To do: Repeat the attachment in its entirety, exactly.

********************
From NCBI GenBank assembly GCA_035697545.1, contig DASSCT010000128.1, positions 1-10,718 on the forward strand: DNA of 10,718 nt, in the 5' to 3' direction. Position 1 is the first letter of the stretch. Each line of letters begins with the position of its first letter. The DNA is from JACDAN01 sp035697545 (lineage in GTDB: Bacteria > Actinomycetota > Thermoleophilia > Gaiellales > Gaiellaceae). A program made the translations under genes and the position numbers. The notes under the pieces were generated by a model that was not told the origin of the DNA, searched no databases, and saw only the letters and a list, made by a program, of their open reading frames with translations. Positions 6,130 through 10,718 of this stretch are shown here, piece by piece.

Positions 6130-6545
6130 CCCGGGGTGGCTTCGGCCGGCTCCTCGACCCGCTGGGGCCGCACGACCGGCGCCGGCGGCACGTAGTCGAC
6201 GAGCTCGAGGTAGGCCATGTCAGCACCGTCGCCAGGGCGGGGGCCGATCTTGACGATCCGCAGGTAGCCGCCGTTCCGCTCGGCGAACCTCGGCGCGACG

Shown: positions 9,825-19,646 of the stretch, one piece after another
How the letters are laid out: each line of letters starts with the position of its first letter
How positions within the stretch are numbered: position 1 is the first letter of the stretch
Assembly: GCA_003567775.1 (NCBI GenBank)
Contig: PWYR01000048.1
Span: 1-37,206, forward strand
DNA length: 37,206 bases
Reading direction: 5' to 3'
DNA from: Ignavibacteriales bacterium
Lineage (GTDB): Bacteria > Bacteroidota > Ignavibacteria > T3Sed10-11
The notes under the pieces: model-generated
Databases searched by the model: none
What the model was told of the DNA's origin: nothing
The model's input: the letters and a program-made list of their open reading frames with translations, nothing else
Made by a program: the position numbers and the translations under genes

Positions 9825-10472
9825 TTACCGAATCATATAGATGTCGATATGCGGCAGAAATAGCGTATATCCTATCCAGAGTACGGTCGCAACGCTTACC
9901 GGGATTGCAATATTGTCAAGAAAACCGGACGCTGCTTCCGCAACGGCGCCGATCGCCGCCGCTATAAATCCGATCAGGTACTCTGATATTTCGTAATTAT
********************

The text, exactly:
From NCBI GenBank assembly GCA_035697545.1, contig DASSCT010000128.1, positions 1-10,718 on the forward strand: DNA of 10,718 nt, in the 5' to 3' direction. Position 1 is the first letter of the stretch. Each line of letters begins with the position of its first letter. The DNA is from JACDAN01 sp035697545 (lineage in GTDB: Bacteria > Actinomycetota > Thermoleophilia > Gaiellales > Gaiellaceae). A program made the translations under genes and the position numbers. The notes under the pieces were generated by a model that was not told the origin of the DNA, searched no databases, and saw only the letters and a list, made by a program, of their open reading frames with translations. Positions 6,130 through 10,718 of this stretch are shown here, piece by piece.

Positions 6130-6545
6130 CCCGGGGTGGCTTCGGCCGGCTCCTCGACCCGCTGGGGCCGCACGACCGGCGCCGGCGGCACGTAGTCGAC
6201 GAGCTCGAGGTAGGCCATGTCAGCACCGTCGCCAGGGCGGGGGCCGATCTTGACGATCCGCAGGTAGCCGCCGTTCCGCTCGGCGAACCTCGGCGCGACG

Shown: positions 9,825-19,646 of the stretch, one piece after another
How the letters are laid out: each line of letters starts with the position of its first letter
How positions within the stretch are numbered: position 1 is the first letter of the stretch
Assembly: GCA_003567775.1 (NCBI GenBank)
Contig: PWYR01000048.1
Span: 1-37,206, forward strand
DNA length: 37,206 bases
Reading direction: 5' to 3'
DNA from: Ignavibacteriales bacterium
Lineage (GTDB): Bacteria > Bacteroidota > Ignavibacteria > T3Sed10-11
The notes under the pieces: model-generated
Databases searched by the model: none
What the model was told of the DNA's origin: nothing
The model's input: the letters and a program-made list of their open reading frames with translations, nothing else
Made by a program: the position numbers and the translations under genes

Positions 9825-10472
9825 TTACCGAATCATATAGATGTCGATATGCGGCAGAAATAGCGTATATCCTATCCAGAGTACGGTCGCAACGCTTACC
9901 GGGATTGCAATATTGTCAAGAAAACCGGACGCTGCTTCCGCAACGGCGCCGATCGCCGCCGCTATAAATCCGATCAGGTACTCTGATATTTCGTAATTAT